1. Exploit the Titans' porous run defense.
If there's one thing the Baltimore Ravens' offense has proven it's eminently qualified to do, it's pounding the football up the gut against a weak-backed defense. Although the Ravens didn't run the football often and largely abandoned it in once they fell behind during last week's 24-7 loss to the Indianapolis Colts, Jamal Lewis and Chester Taylor represent a formidable tandem. They just need to be utilized to a fuller extent. Lewis was frustrated at the Ravens running a finesse offense in his opinion and wants to get more involved.
Lewis still has a score to settle with the Titans after being bottled up for 35 yards in a playoff loss two seasons ago. The Titans look extremely vulnerable against the run. They allowed 206 rushing yards in a 34-7 loss to the Pittsburgh Steelers, including 161 from former third-string runner Willie Parker. As fast as Parker is, the Titans' tackling was simply horrible.
All-Pro linebacker Keith Bulluck is questionable with a calf injury, but is expected to play. If his mobility is hampered, it could be a long day for the Titans.
A major key for the Ravens is getting gigantic defensive tackle Albert Haynesworth blocked with more than one man. He's a job that deserves two people.
Offensive guard Edwin Mulitalo struggled against Haynesworth in the
Ravens' AFC wild-card loss to the Titans in January of 2004, and didn't perform
well last week against Colts defensive tackle Larry Triplett, who recorded two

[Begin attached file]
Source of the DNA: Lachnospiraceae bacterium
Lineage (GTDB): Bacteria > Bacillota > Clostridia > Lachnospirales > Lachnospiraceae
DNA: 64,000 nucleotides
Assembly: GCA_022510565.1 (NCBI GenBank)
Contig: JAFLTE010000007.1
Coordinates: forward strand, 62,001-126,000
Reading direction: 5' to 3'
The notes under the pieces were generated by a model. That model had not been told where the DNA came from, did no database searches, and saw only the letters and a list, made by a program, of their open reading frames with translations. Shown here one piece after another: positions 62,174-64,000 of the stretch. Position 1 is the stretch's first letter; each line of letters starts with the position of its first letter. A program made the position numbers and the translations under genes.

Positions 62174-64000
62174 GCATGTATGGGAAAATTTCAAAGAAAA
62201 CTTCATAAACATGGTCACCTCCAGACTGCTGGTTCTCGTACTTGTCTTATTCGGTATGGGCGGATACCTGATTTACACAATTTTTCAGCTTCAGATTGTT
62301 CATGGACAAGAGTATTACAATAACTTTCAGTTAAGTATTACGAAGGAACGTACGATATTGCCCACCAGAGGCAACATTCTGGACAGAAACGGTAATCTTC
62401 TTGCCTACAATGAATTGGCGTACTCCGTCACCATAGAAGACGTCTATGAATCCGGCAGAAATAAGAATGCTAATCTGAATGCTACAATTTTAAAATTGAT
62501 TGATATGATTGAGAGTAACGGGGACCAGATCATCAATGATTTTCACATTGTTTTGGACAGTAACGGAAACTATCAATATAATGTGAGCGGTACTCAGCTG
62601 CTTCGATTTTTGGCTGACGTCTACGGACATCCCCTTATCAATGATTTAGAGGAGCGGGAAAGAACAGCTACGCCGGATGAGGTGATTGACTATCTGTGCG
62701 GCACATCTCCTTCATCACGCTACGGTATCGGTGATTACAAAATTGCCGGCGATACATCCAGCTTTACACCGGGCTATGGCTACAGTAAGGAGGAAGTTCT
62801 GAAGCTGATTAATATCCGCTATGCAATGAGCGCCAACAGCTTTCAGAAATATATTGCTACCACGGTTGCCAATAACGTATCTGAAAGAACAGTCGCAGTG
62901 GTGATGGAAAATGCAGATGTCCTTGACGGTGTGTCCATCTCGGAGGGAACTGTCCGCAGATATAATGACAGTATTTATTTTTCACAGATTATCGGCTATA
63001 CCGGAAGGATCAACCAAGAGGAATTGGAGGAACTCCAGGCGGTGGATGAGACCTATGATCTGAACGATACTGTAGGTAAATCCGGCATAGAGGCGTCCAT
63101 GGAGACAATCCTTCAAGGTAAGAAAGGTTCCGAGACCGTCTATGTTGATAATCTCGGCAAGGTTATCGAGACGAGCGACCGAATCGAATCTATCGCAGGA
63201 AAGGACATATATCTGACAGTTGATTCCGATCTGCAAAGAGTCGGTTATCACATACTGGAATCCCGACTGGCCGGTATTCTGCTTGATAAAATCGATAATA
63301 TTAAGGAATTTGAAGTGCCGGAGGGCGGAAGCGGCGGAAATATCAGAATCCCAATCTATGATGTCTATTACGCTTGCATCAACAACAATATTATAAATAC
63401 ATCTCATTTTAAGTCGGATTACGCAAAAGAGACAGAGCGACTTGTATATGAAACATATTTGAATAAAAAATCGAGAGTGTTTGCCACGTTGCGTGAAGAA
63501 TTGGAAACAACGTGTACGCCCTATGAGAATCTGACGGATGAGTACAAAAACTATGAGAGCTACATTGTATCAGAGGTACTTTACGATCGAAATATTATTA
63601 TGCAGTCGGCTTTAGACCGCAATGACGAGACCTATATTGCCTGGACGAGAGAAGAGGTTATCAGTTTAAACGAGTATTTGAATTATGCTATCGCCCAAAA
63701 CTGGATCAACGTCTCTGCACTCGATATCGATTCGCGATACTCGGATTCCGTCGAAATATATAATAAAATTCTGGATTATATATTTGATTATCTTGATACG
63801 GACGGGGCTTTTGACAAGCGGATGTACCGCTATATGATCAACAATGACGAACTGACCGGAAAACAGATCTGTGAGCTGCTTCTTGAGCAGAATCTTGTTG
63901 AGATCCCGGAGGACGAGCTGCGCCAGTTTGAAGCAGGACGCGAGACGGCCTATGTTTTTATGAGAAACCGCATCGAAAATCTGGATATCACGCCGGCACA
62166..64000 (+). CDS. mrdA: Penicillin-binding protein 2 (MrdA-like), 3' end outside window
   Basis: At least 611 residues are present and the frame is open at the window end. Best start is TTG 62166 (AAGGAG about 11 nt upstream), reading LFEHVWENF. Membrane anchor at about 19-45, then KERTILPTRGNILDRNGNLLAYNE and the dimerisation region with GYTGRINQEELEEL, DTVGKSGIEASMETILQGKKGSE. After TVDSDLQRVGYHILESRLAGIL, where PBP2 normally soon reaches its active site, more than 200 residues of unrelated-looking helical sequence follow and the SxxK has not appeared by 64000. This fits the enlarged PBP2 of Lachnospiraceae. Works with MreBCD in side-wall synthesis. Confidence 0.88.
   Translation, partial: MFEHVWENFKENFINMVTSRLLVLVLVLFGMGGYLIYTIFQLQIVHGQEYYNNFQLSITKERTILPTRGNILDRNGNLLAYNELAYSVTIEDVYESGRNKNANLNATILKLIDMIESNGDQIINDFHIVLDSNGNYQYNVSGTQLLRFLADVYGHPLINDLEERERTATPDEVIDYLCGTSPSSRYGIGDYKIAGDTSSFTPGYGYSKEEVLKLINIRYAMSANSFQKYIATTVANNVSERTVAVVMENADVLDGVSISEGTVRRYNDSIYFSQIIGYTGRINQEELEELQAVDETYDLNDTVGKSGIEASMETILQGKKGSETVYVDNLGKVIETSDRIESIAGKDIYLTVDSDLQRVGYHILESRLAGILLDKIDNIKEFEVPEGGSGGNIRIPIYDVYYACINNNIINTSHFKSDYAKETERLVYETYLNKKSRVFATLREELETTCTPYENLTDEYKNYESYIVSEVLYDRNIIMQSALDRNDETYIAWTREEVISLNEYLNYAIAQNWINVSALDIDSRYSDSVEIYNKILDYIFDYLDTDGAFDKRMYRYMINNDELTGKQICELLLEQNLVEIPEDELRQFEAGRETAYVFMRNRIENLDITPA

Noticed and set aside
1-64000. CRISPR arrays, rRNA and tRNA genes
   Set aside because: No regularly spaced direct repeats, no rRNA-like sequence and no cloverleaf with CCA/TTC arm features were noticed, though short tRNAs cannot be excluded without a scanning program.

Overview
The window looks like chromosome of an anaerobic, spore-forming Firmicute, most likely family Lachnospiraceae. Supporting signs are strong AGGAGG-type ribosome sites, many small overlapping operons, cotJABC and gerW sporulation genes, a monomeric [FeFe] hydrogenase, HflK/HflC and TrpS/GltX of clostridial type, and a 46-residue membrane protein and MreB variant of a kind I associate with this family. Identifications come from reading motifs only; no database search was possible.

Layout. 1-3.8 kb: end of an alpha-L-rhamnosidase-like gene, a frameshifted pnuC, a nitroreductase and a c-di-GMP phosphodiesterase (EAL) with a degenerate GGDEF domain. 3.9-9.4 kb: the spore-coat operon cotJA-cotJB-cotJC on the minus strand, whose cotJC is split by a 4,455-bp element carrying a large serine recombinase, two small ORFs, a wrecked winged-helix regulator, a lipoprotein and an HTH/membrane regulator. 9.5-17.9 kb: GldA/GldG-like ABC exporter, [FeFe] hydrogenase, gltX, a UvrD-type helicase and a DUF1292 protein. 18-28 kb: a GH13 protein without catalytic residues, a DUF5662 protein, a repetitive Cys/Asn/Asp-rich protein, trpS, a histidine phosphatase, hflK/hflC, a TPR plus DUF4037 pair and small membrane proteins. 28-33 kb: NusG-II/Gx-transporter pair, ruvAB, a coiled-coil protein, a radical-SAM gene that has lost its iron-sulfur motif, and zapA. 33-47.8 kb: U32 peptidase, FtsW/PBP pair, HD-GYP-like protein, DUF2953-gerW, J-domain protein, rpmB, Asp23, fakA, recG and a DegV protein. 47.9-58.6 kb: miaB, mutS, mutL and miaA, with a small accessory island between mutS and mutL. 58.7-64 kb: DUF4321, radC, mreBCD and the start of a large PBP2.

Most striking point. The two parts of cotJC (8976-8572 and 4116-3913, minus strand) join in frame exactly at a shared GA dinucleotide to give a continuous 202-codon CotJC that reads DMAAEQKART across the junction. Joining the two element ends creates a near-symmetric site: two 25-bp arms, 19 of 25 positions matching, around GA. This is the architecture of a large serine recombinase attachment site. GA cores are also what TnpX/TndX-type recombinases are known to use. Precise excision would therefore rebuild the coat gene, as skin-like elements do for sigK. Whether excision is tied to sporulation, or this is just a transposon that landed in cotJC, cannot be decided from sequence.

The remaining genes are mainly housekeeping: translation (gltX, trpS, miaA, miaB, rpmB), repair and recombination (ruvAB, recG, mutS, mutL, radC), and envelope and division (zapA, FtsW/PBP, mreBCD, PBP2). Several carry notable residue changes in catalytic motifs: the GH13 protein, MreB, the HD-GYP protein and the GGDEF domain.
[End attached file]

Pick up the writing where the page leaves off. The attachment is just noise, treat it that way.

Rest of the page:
2. Take the pressure off Anthony Wright.
It's Wright's first start in two years, and expectations are probably a little too high and reflect the fan base's frustrations with injured starter Kyle Boller. Wright has the ability to throw deep and is a steadier, more experienced quarterback than Boller. That doesn't mean the team will throw caution out of the window and open things up significantly. When the Ravens do look deep or work intermediate routes, a matchup they'll probably find to their liking is former Titans standout Derrick Mason against an old practice foil: cornerback Andre Woolfook, who's starting his fifth game against a two-time Pro Bowl selection who led all NFL receivers with 96 receptions last season.
3. Tackle Chris Brown
Brown is a strong, swift running back who reminds many observers of a younger Eddie George. Besides gritty veteran quarterback Steve McNair, he's the key to the Titans' offense. He rushed for 63 yards on only 11 carries last week, including a 35-yard run. Brown had a strong game against Ray Lewis two years ago, and shouldn't be intimidated by the Ravens' celebrity middle linebacker.
4. Generate a pass rush and turnovers.
The Ravens didn't produce a sack or a turnover last week. Terrell Suggs' back has improved, but the Ravens will need a lot better effort from their defensive line and situational pass rusher Peter Boulware this week. They barely laid a glove on Peyton Manning, who was only knocked down once. Plus, the secondary needs to catch the football after costly drops from Chris McAlister and Ed Reed last week.
5. Convert field goals.
Veteran kicker Matt Stover cost the Ravens nine points last week on three misses, but believes he's figured out the problem. The third-most accurate kicker in NFL history said he was rushing his delivery. Stover is a technician who will likely correct his mistakes today. For an offense that struggles to capitalize in plus-territory with touchdowns, they desperately need Stover's scoring. These games are almost always close. Ten points is the total margin of victory for the past three meetings.
In addition to being a long time contributor to RavensInsider, Aaron Wilson writes for the Carroll County Times in Westminster Maryland.
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